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10-02-2014, 02:40 AM   #1
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Anyone have any veiws on this

HI All
Great looking website and nice to be somewhere that actually goes into depth with Pentax systems. I grew up (many many years ago) with what at the time was cutting edge SLR technology. I finally moved to digital recently and what a concept and difference it makes to the old SLR technology. I have the usual few bits of dust on my focus screen and wondered if anyone has ever tried cleaning a focus screen with one of those vibrating water baths that jewellers use to clean gold and diamonds etc. I was deciding whether to put distilled water into the machine I have, which shouldn't leave any streaks on the screen. My plan was to take out my focus screen and while wearing surgical gloves hold it just above the bottom of the machine for a few seconds to see if it eliminates the accumulated dust and dirt. I thought I would try asking here to see if anyone has ever used this method. Anyway thanks in advance for any advice on this matter.

10-02-2014, 05:56 AM   #2
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I certainly wouldn't entertain the idea of doing that. For one it isn't really necessary. Usually carefully taking it out and using a rocket blower suffices or using a camel hair brush and blowing afterwards works but you need to be in as much of a dust free area as possible otherwise more dust will get on it while putting the screen back in.. Submerging your screen in or using any type of liquid can compound the problem. For one how are you going to dry it without taking the chance of scratching your screen. You could use some type of blower to dry it but if you aren't in a completely dust free area the moisture and blowing it while wet would attract more dust causing it to stick to the screen and become more difficult to remove. Then you have to take into consideration the screen has a slight rough surface to it and using moisture would usually fill it with dusty dirt where the chance of streaking the screen would make it next to impossible to remove...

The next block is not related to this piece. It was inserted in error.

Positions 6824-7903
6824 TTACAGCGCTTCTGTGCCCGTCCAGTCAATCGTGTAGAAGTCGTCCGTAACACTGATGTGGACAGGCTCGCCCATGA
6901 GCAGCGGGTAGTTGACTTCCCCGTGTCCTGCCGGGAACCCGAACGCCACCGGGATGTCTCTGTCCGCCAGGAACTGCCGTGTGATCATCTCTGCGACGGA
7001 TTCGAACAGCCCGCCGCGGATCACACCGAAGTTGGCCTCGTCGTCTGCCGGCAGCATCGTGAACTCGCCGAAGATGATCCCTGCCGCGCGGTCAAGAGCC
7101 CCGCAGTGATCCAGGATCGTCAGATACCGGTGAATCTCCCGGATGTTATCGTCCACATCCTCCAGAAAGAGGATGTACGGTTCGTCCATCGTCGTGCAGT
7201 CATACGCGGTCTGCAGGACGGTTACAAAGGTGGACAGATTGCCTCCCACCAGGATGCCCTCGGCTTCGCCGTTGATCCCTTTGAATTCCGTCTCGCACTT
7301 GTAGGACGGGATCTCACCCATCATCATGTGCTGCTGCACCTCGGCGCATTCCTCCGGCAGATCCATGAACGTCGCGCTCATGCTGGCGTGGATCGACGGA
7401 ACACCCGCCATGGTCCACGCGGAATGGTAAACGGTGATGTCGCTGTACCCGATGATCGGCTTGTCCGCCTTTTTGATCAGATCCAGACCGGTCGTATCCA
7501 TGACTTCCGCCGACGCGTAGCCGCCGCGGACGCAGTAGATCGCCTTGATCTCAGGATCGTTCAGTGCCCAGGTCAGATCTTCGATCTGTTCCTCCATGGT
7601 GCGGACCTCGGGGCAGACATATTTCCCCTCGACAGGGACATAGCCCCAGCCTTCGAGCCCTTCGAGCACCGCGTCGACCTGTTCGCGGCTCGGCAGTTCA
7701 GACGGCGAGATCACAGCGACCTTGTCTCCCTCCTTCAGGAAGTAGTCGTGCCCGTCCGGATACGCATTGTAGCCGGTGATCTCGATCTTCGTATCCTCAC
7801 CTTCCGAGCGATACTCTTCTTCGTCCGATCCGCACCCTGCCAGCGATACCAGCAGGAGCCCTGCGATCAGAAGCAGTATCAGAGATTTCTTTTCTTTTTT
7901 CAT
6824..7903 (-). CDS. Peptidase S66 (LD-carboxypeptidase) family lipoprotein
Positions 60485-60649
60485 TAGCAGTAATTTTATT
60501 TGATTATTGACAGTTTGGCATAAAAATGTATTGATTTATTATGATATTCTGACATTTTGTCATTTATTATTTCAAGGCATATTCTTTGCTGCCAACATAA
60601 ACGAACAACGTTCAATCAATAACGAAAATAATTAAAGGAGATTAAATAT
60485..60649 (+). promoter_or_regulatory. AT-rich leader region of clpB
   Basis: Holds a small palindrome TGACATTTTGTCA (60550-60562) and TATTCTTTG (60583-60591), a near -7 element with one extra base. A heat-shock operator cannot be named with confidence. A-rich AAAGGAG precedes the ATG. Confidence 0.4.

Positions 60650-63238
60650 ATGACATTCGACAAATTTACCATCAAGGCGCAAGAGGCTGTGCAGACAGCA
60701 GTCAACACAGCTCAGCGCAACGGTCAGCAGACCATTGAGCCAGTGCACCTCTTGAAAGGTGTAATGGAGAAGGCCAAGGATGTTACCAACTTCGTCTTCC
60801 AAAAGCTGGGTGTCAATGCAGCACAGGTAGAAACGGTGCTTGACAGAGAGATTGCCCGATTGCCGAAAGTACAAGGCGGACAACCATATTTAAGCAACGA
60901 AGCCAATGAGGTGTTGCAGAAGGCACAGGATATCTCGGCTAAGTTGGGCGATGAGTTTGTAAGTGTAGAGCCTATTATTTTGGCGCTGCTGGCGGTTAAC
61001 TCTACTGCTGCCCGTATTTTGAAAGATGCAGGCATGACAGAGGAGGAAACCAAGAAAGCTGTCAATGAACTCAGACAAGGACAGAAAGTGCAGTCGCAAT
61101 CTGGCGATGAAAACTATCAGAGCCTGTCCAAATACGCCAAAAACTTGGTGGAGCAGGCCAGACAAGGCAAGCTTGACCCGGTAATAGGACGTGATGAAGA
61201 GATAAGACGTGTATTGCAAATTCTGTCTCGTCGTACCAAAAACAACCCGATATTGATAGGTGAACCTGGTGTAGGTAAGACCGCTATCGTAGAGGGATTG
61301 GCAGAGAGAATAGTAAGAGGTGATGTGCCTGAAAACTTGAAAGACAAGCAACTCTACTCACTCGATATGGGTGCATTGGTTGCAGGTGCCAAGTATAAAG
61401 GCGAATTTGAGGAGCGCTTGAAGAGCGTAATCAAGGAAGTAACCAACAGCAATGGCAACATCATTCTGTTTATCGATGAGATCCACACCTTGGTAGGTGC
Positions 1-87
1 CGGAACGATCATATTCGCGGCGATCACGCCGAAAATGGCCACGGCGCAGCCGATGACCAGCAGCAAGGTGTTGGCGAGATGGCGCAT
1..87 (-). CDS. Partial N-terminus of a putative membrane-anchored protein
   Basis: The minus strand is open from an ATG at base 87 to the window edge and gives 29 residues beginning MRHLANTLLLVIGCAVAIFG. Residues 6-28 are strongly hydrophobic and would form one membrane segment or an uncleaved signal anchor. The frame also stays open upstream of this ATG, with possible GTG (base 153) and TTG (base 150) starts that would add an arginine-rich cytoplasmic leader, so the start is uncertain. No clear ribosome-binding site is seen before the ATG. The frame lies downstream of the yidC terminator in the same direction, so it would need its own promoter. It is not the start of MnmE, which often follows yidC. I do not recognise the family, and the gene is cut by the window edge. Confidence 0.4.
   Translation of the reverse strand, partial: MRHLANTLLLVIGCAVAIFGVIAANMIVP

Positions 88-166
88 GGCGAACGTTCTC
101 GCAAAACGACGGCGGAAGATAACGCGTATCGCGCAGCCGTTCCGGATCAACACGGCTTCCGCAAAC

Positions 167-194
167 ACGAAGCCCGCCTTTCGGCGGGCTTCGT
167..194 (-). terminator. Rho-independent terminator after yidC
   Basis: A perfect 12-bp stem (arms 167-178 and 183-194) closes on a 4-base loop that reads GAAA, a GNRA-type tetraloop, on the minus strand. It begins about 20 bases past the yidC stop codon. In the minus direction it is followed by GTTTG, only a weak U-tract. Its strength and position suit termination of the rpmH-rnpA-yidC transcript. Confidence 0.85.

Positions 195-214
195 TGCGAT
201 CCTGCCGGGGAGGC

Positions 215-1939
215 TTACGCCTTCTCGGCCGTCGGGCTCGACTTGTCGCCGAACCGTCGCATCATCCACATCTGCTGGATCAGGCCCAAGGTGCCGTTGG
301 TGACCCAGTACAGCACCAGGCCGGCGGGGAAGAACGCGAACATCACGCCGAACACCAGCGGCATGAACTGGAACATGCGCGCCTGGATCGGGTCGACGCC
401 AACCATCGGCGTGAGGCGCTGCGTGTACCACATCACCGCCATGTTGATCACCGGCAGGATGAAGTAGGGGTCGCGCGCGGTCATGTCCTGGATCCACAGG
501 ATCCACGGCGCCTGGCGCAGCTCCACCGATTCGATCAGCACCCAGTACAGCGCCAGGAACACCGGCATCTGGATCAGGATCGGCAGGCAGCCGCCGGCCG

10-02-2014, 08:03 AM   #3
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Those screens are remarkably easy to scratch. I would not suggest taking it out and washing or anything else. As @Oldbayrunner suggested use a rocket blower and perhaps a soft bristle brush.
10-02-2014, 08:37 AM - 1 Like   #4
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QuoteOriginally posted by Evious Quote
while wearing surgical gloves
If you wear surgical or exam gloves, be sure they are the powderless variety.

The ultrasonic cleaner may be a bit of overkill. Here are a few links to FAQ pages related to cleaning on the on the KatzEye site:

cleaning - KatzEye Optics

cleaning - KatzEye Optics

cleaning - KatzEye Optics

cleaning - KatzEye Optics

cleaning - KatzEye Optics


Steve

10-02-2014, 09:21 AM   #5
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For me, I leave the focusing screen alone. I have swapped my *istD and K10D screens back and forth, and installed finally split image screens in both, but I don't bother with dust. It does not impact the image or focusing and most people get into more trouble than it is worth.

If you want your body cleaned, send it to pentax
10-02-2014, 07:30 PM   #6
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It's got to be overkill... The ultrasonic baths are useful to get all the hard to reach dirt between the prongs on a diamond ring or links in a necklace, but I don't you usually get that kind of dirt on the focusing screen. I can see it maybe loosening dirt from the Fresnel screen... I think the major concern using any solution on the focusing screen is residual residue. Other than that, I don't think of the ultrasonic baths really being abrasive.
11-08-2014, 01:09 AM   #7
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QuoteOriginally posted by Evious Quote
HI All